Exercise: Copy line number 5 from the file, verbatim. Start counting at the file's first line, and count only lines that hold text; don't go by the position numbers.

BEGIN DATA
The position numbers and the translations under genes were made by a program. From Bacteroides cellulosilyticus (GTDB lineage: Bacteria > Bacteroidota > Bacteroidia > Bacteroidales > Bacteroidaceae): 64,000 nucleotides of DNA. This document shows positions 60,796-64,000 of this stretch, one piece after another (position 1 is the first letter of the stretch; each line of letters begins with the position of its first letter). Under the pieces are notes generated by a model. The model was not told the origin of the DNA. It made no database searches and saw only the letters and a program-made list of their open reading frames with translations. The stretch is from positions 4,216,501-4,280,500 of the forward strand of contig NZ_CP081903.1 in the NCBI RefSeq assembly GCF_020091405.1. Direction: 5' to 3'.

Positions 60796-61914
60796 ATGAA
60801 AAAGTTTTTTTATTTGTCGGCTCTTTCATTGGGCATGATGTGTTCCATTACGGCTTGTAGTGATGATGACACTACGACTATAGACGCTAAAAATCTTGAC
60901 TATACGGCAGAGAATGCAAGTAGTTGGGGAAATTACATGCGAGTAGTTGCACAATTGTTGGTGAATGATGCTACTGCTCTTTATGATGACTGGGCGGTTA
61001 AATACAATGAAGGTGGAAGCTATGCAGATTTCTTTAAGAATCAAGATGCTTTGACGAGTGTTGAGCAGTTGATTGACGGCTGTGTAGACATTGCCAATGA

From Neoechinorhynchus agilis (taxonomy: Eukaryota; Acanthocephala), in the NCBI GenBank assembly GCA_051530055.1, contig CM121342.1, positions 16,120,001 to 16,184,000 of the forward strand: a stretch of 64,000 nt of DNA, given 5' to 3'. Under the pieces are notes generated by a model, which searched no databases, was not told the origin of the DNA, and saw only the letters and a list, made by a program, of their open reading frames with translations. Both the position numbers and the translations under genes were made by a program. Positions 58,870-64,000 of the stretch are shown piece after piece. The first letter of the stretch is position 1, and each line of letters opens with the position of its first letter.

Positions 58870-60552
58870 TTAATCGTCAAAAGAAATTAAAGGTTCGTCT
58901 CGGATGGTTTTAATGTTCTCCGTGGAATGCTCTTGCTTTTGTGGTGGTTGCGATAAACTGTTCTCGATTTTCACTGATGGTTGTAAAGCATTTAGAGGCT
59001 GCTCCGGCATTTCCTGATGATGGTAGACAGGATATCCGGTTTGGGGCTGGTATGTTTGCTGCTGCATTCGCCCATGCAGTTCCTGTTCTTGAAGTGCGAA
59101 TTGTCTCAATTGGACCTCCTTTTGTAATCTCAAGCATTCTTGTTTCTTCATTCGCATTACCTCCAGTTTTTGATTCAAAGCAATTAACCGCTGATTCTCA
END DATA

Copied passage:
60901 TATACGGCAGAGAATGCAAGTAGTTGGGGAAATTACATGCGAGTAGTTGCACAATTGTTGGTGAATGATGCTACTGCTCTTTATGATGACTGGGCGGTTA